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'[OT] Fuel price (was: Static and petrol vapours)'
2004\02\18@064504 by Howard Winter

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Russell,

On Wed, 18 Feb 2004 23:56:28 +1300, Russell McMahon wrote:

>...<
>I may also have been annoyed by the fact that petrol cost more than twice as much as it does in NZ.

You're annoyed?  We have to pay that all the time!

>Presently here it's about the equivalent of 0.35 GBP per litre. What's it cost in the UK now?

The cheapest I can find it at the moment is 72.7p/litre, so you're about right there.  This is on the
outskirts of Watford, at ASDA(-Walmart) or Sainsbury's on the A41 for anyone travelling in this area.  Most
places are a couple of pence more than this.  Motorway services tend to be 6 or 7p more!

My car costs about 12p/mile for petrol in normal use, down to about 10.5p on long journeys.

Cheers,

Howard Winter
St.Albans, England

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2004\02\18@070542 by Brian Clewer

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Howard wrote:

> On Wed, 18 Feb 2004 23:56:28 +1300, Russell McMahon wrote:
>
> >...<
> >I may also have been annoyed by the fact that petrol cost more
> than twice as much as it does in NZ.
>


Well I have just returned from Ghana and their fuel is 4 times less than
what we pay in the UK.  Someone somewhere is making a buck or two.

Brian.

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2004\02\18@073035 by Dominic Stratten

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That would be the UK Government then :-(

Something like 77% of the price we pay at the pump goes straight into their
pockets as fuel tax.

It now costs me 60GBP ($114) to pay for the petrol to take my partner and
child the 540 mile return journey to visit her parents. This is in an
average sized family car driving carefully.

Its actually cheaper for me to get on a plane to Amsterdam return journey
than it is to drive down to the coast.

The Government are trying to encourage us to use "public transport" so I
punched the figures into the national rail website and came back with this
for the standard fare (6 hour journey with 3 stops):

Adult Fare: 356.00 GBP (2 adults @ 178.00 GBP )
Child Fare: 89.00 GBP (1 child @ 89.00 GBP )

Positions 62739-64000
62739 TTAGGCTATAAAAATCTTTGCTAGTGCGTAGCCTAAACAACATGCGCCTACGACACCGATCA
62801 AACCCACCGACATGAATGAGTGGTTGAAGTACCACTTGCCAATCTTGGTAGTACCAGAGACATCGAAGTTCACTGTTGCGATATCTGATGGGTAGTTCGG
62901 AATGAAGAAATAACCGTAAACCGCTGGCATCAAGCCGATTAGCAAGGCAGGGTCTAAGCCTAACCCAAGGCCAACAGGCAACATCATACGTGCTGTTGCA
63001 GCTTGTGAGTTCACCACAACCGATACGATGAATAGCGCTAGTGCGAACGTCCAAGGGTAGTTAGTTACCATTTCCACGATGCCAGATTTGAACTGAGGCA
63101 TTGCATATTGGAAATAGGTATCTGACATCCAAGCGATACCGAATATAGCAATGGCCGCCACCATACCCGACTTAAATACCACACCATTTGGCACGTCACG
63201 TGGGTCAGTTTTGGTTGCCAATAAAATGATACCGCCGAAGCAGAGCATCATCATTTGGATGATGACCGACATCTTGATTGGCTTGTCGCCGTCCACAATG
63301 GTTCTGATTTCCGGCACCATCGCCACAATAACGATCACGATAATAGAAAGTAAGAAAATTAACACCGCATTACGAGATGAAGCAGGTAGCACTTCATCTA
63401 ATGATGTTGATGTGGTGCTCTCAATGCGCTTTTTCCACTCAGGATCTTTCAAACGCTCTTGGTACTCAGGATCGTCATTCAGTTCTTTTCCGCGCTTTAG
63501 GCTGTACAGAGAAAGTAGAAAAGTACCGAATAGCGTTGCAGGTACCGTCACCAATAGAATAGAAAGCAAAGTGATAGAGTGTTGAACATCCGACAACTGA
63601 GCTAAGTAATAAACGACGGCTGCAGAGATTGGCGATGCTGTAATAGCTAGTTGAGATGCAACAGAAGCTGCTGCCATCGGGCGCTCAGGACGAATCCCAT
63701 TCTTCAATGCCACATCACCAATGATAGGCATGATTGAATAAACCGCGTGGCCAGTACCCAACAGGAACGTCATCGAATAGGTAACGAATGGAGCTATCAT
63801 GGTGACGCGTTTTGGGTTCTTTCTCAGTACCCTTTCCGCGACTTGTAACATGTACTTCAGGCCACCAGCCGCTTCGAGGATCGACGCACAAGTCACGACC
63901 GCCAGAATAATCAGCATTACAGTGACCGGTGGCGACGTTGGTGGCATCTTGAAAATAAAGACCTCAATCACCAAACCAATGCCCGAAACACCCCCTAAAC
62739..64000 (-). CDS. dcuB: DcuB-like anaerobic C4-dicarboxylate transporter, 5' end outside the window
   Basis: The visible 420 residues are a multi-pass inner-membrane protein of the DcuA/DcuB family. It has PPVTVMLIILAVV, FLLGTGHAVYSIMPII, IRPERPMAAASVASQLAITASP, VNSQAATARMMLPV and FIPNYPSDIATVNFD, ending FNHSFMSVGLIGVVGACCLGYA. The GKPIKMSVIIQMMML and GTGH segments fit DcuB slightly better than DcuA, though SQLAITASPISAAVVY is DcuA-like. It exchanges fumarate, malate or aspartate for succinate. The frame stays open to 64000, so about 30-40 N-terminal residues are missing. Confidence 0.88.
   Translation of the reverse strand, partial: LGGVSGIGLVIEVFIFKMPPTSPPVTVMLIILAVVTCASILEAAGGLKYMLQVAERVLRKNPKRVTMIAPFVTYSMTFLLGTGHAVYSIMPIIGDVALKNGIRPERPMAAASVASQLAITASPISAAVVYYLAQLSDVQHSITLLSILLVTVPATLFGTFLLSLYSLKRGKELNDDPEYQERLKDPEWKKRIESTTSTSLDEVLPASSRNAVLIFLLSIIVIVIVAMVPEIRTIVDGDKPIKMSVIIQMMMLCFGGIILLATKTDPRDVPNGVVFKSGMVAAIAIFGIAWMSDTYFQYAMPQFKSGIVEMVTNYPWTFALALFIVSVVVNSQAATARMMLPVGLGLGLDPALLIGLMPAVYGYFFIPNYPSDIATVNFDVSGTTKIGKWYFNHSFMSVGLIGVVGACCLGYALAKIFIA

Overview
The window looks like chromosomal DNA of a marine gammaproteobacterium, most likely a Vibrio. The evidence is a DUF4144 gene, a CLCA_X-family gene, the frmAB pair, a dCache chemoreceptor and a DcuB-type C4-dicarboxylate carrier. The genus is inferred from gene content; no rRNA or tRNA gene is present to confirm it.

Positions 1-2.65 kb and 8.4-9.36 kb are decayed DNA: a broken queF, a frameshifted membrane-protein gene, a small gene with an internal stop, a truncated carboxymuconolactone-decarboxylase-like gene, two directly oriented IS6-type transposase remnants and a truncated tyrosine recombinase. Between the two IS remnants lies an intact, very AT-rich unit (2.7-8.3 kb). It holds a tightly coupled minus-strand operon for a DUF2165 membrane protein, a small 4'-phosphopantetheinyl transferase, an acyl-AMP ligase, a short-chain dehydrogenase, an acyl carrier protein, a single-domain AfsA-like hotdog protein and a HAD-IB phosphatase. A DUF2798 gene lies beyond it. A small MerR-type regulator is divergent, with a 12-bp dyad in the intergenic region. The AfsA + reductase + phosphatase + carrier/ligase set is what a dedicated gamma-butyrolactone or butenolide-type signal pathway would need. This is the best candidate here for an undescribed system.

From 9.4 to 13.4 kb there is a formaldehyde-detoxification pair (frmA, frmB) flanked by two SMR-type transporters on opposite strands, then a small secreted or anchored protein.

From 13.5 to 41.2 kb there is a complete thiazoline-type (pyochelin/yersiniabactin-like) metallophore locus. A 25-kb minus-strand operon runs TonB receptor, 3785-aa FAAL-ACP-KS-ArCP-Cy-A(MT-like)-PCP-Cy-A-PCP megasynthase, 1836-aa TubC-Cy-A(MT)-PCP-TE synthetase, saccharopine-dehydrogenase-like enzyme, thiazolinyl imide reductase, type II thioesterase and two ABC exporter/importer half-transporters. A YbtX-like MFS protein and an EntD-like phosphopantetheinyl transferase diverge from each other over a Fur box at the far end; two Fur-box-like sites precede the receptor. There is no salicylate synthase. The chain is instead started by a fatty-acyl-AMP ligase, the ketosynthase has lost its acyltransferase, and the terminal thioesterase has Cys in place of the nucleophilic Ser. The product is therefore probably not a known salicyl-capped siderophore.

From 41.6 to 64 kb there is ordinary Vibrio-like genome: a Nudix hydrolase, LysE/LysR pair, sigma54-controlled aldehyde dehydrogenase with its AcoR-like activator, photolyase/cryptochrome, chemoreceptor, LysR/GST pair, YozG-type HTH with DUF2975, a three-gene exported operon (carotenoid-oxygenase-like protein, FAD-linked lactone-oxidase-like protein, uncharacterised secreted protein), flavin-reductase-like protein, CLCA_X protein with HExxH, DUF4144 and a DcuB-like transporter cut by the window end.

TOTAL PRICE 445.00 GBP

Now 445.00GBP ($849.95) for a 540 mile return journey for 2 adults and a
child is pretty rediculous. How do the government expect us to use "public"
transport at these prices.

Anyway - gripe over I'm sure things will get worse before they get better.

Dom


{Original Message removed}

2004\02\18@090112 by D. Jay Newman

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> That would be the UK Government then :-(
>
> Something like 77% of the price we pay at the pump goes straight into their
> pockets as fuel tax.
>
> It now costs me 60GBP ($114) to pay for the petrol to take my partner and
> child the 540 mile return journey to visit her parents. This is in an
> average sized family car driving carefully.

Ouch!

I have a 485 mile round trip, and it costs me only about $40 US. Of course,
I'm using interstate highways the entire trip, and don't have to go on
all those curvey British roads...  :)

I drive a basic family sedan with fairly good fuel mileage. I wonder how
all of the people in my area with SUVs (Suburban Utility Vehicles*) are
paying for their gas.

*If they were meant for "sport", then why do they tip over at the drop
of a hat? Also, these vehicles (in my area) tend to be cleaner than my
car.
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2004\02\18@103602 by Howard Winter
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Michael,

On Wed, 18 Feb 2004 11:44:16 -0000, Michael Rigby-Jones wrote:

> There are also rumours that the government is considering dropping our
> annual "road tax" of between 80-160GBP (exact price depends on engine
> capacity or CO2 emmisions depending on age of car) and will instead add even
> more tax to fuel.  Figures of around 1.00GBP per litre are being suggested,
> which would mean a massive increase in tax for anyone doing the average
> 10,000 mile per year in an average car doing say, 35MPG.

No change there, then - the government has always seen drivers as an inexhaustable source of revenue so they
can waste it on daft schemes that anyone else could have told them were destined to fail...

I have always said it should be the other way round: pay £1000 a year for the car, and reduce the tax on fuel.